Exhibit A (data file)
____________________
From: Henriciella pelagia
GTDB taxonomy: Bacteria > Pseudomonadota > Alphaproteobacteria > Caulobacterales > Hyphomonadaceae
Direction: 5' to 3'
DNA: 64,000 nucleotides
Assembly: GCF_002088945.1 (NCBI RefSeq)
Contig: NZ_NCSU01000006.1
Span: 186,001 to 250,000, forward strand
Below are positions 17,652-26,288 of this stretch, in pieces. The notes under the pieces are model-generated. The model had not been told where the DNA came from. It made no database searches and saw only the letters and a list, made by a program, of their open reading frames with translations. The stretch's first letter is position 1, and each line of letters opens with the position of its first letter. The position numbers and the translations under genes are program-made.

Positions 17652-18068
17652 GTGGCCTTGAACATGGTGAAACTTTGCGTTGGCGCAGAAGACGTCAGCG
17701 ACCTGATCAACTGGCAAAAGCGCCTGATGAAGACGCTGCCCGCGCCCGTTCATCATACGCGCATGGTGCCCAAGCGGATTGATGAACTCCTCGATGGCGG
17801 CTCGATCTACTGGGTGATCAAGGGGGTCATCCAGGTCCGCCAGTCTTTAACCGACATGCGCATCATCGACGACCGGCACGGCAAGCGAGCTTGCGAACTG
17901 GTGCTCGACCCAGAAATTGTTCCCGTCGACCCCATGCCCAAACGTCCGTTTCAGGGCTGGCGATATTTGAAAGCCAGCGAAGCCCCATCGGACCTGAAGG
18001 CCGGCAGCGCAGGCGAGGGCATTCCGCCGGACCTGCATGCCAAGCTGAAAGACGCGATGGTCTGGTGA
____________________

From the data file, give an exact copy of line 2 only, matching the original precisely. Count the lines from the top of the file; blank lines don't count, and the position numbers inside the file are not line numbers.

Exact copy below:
GTDB taxonomy: Bacteria > Pseudomonadota > Alphaproteobacteria > Caulobacterales > Hyphomonadaceae